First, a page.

The Descendents have had a career like no other punk band

By Matt Gilligan

August 6, 2017

The Descendents have had a career like no other punk band, mostly because of the four lengthy hiatuses the group has taken over the course of nearly 40 years. Formed in the late 1970s in Manhattan Beach, California, the band played around L.A. sporadically for a couple years before finding their voice, literally and figuratively, in lead singer Milo Aukerman. The band released their classic debut album Milo Goes To College in 1982 before Milo did indeed go to college, prompting their first extended break. While Aukerman went to school, Descendents drummer Bill Stevenson joined up with the legendary Black Flag. 

The Descendents reunited in 1985, and since then it’s been on and off, mostly due to Aukerman’s academic and professional career (he holds a Ph.D. in biochemistry). They’ve released six albums since their original reunion in ’85, and the latest, Hypercaffium Spazzinate, came out in 2016. Aukerman was laid off from his job at DuPont as a plant researcher last year, and the 54-year-old vocalist decided he wanted to pursue music full-time again. The Descendents brought their show to the Fillmore on Friday night, with local band Late Bloomer and The Bronx also on the bill. 

A post shared by Chris (@chrszmnt) on


Charlotte’s Late Bloomer plays a unique brand of 1990s-inspired indie rock, influenced by North Carolina’s Superchunk and Archers of Loaf, among others. The crowd was into their set, and it was nice to see locals open for a legendary band that had never played Charlotte before.

The Bronx was up next. The band, actually from Los Angeles despite their moniker, put on a high-energy show. I personally prefer their side project, Mariachi El Bronx, but the crowd ate up their performance. About 15 minutes into their set, lead singer Matt Caughthran jumped into the crowd and proceeded to perform the rest of the set from the floor among the slam dancers.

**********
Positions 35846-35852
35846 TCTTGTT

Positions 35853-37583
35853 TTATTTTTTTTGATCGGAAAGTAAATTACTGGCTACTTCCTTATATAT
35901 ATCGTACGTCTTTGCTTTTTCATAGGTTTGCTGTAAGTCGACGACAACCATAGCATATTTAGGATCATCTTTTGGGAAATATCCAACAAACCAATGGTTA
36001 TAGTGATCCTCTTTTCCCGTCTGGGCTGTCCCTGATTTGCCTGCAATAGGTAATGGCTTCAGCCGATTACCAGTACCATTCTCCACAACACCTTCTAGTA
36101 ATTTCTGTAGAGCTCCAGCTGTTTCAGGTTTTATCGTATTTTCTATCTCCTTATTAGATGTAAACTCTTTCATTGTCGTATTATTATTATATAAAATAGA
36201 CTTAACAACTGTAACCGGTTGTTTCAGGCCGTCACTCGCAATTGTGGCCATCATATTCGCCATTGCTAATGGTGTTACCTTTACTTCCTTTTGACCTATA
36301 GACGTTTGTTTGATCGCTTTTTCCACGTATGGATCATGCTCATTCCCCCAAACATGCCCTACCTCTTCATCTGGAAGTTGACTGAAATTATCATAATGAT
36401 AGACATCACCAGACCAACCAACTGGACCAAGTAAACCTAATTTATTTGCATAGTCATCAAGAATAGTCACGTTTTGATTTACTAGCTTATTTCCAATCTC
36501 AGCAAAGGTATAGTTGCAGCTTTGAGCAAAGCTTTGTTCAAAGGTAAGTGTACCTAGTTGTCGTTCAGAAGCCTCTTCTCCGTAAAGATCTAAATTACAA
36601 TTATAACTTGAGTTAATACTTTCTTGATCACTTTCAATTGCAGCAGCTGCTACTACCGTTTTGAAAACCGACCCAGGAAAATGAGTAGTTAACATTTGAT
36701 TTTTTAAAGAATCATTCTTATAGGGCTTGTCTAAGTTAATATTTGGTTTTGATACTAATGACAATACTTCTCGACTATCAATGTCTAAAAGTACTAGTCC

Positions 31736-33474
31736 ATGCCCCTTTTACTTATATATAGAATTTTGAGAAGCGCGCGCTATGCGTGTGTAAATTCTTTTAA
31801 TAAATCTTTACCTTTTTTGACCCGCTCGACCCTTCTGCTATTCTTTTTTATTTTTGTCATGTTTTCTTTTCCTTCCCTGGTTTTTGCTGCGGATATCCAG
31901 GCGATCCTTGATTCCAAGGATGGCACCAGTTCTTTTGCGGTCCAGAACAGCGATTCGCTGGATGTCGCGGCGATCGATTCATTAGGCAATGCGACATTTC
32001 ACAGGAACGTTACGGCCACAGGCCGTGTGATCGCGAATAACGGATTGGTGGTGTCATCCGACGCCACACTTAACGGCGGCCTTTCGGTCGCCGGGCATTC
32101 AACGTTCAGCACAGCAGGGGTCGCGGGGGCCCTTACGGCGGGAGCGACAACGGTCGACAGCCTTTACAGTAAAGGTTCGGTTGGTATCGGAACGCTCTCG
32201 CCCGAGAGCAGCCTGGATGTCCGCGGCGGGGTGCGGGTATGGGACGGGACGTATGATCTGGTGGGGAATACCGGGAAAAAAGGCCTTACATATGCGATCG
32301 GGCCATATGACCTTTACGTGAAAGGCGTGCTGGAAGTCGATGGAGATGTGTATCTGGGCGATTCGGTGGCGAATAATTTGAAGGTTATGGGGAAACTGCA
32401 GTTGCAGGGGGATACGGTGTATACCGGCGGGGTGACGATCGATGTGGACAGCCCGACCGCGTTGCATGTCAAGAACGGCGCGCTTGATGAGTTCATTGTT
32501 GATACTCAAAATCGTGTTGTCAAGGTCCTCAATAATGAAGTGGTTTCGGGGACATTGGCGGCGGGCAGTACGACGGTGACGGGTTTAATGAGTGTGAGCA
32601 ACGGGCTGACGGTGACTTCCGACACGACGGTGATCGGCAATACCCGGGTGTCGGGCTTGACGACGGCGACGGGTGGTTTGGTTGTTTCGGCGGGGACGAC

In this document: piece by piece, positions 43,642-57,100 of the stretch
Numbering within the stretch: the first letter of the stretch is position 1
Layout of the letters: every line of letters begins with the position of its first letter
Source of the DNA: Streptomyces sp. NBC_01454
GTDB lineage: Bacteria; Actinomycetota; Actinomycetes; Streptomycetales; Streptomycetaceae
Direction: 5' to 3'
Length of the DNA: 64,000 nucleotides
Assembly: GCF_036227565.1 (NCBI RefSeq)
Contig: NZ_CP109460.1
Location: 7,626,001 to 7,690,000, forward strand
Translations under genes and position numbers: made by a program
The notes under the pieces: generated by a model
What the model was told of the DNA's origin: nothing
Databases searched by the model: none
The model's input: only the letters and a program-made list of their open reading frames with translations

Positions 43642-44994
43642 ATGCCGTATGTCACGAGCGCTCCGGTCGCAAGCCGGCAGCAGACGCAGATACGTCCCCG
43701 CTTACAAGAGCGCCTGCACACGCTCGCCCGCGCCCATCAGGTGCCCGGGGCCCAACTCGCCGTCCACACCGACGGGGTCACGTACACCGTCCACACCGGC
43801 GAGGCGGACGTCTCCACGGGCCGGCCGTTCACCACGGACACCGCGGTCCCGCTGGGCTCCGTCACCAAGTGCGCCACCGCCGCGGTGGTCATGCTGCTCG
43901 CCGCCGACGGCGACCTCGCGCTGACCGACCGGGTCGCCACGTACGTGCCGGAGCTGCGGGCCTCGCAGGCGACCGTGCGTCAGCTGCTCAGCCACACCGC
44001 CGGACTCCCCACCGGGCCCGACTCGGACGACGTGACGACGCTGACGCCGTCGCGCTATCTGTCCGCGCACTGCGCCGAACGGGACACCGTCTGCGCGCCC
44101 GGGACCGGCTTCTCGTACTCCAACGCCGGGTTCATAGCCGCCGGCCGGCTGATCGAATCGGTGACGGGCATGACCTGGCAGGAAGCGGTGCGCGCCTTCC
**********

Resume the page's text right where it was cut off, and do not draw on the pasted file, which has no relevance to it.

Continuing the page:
The Bronx in Charlotte

The Bronx in Charlotte

The first time I saw the Descendents was in September 1996 at a small coffee house in Kansas City. That show ultimately shut the place down forever because they packed in too many people, and the Fire Marshal and police were waiting outside once it was over. The other time was later that same year in a proper club in Lawrence, Kansas.

Descendents in Charlotte, NC Part II

Descendents in Charlotte, NC Part II

I wasn’t sure what to expect after over 20 years. At first sight you would think the men in the Descendents are just four unassuming middle-aged guys, gray haired and balding. Which they are, but they’re also one of the best American punk rock bands of all time, and they proved it. They didn’t have a fancy backdrop onstage behind them, or any frills whatsoever. Just four guys in t-shirts, drums, bass, a guitar, and a microphone. The way they played, it was easy to imagine them performing the same songs in a small, sweaty club in LA in 1982.

Descendents in Charlotte, NC

Descendents in Charlotte, NC

Milo Aukerman, Bill Stevenson, Karl Alvarez, and Stephen Egerton furiously ripped through classics like “Hope,” “Myage,” “Suburban Home,” and “Bikeage.” The folks in attendance ran the gamut from people in their 50s to young kids most likely going to their first show with their parents. The crowd near the stage knew the words to many of the bands’ older songs, and The Descendents filled in the rest of their set with a selection of tunes from the three albums they’ve released over the last 21 years. I don’t know if any show by any band will ever live up to that 1996 Kansas City gig, but it was great to see a band still so inspired and clearly excited about what they’re doing all these years later. Hopefully we’ll see Milo and the boys back in the Queen City again sooner than later.

Check out the remaining dates for the 2017 Descendents tour.

Read next:

Charlotte, here’s how you should behave at a concert

By Shirley Griffith July 22, 2017 As our Queen City experiences venue after venue closing, it’s even more important than ever to use a philosophy of mindfulness and community when you and your pals go out for a night of music. I’m not here to tell anyone how to live, but I do have a …

In this article